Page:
We and others have previously found that supplementation of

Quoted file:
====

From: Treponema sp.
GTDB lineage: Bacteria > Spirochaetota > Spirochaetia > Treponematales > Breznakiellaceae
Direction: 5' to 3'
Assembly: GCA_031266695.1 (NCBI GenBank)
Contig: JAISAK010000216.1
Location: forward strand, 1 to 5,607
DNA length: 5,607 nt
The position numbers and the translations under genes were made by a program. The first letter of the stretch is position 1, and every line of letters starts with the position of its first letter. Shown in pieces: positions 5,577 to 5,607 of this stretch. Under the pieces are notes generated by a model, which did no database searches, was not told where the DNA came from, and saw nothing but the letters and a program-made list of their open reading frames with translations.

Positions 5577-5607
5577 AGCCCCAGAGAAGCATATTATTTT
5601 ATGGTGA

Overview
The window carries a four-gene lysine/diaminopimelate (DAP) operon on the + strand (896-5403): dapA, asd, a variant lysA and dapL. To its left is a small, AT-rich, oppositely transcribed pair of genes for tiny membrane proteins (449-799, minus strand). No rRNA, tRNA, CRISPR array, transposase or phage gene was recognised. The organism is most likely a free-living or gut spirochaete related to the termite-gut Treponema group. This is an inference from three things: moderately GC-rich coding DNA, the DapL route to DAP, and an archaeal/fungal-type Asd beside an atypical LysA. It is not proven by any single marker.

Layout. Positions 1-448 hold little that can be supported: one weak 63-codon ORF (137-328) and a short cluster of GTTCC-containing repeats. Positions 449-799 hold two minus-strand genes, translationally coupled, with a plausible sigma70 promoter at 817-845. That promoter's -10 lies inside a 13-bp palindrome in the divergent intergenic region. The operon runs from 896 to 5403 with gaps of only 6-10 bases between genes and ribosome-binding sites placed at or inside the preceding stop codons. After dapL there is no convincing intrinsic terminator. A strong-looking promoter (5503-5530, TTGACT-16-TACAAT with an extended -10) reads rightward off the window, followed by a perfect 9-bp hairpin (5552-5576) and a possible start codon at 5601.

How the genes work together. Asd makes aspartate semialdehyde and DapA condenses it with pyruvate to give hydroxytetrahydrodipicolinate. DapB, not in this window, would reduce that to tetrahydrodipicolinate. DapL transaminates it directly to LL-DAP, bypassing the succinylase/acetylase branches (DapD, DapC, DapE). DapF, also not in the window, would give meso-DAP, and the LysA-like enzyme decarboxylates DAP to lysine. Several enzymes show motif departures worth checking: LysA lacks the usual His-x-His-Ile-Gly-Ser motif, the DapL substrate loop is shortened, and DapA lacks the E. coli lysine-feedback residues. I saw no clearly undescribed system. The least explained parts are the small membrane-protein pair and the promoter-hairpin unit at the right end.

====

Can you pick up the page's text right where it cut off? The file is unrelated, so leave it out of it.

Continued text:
We and others have previously found that supplementation of old rats with ALCAR remediates the age-related decay in mitochondrial bioenergetics in liver (Hagen et al., 1998a, Hagen et al., 1998b), heart (Paradies et al., 1994, Paradies et al., 1999), muscle (Pesce et al., 2010) and Ginsenoside Rb1 (Liu et al., 2002). ALCAR has been postulated to mediate this improvement in a straightforward manner, namely, by replenishing l-carnitine levels which otherwise decline with age (Costell and Grisolia, 1993, Costell et al., 1989, Maccari et al., 1990, Tanaka et al., 2004). However, this report shows that even though ALCAR supplementation remediated overall IFM CPT1 activity loss, its mechanism(s) of action may be distinct from its essential role involving mitochondrial fatty acyl-CoA import. This concept is consistent with our current results showing no role for l-carnitine on the age-associated decline in CPT1 catalytic efficiency, and also by the observation that IFM CPT1 catalysis improved slowly over the month-long ALCAR supplementation period. These results suggest a far more complex mechanism of action for this metabolite, which is not consistent with an immediate, direct replenishment of myocardial carnitine levels. Precisely how ALCAR improves IFM CPT1 activity in aged rat hearts is not currently known; however, a significant body of evidence indicates that it facilitates a number of metabolic changes (Hagen et al., 1998a, Hagen et al., 2002, Musicco et al., 2009, Musicco et al., 2011, Pesce et al., 2010), which may ultimately improve CPT1 activity specifically in IFM. Even though ALCAR is not a classical free radical terminating molecule, nevertheless, it decreases the formation of nitro-tyrosine protein adducts in alcohol-induced brain damage (Rump et al., 2010), and limits oxidative damage in the heart following ischemia/reperfusion injury (Calvani et al., 2000, Cui et al., 2003). Also, proteomic analysis of aging rat brain shows that ALCAR lowers levels of protein carbonylation (Poon et al., 2006). Furthermore, Gadaleta and coworkers revealed that the mitochondrial isoform of peroxiredoxin III was less oxidatively modified and more active in livers from old rats supplemented with ALCAR (Musicco et al., 2009). Additionally, ALCAR initiates increased mitochondrial biogenesis and turnover (Cassano et al., 2006, Pesce et al., 2010), which would promote clearance of damaged IFM CPT1 proteins. Finally, ALCAR rebalances membrane phospholipid content, and for mitochondria, reverses the age-related decline in cardiolipin levels, a key phospholipid necessary for proper electron transport chain function (Hagen et al., 1998a, Hagen et al., 1998b, Paradies and Ruggiero, 1990, Paradies et al., 1995). Taken together, ALCAR may indirectly improve IFM CPT1 activity by maintaining protein integrity through membrane restructuring or limiting oxidative damage, which otherwise specifically increases in the IFM subpopulation with age. This hypothesis is supported by evidence that ALCAR increases cellular stress response, through the regulation of gene expression and the synthesis of important proteins that sustain the oxidative stress defense (Calabrese et al., 2010, Calabrese et al., 2011). In particular, ALCAR stimulates expression of heme oxygenase-1 (HO-1) and endothelial NO synthase (eNOS) in human endothelial cells during H2O2-induced oxidative stress (Calo et al., 2006). Also, ALCAR decreases amyloid beta-mediated oxidative damage in primary cortical neuron cultures by again increasing expression of both HO-1 and heat shock protein 70 (Hsp70) (Calabrese et al., 2010). Furthermore, in rats exposed to γ-radiation, ALCAR reverses the loss of superoxide dismutase (SOD) and glutathione peroxidase (GSHPx), restores GSH levels, and prevents the accumulation of malondialdehyde (MDA) in the liver and the lungs (Mansour, 2006). Thus, it is conceivable that ALCAR improves IFM CPT1 activity by preventing oxidative damage to the protein.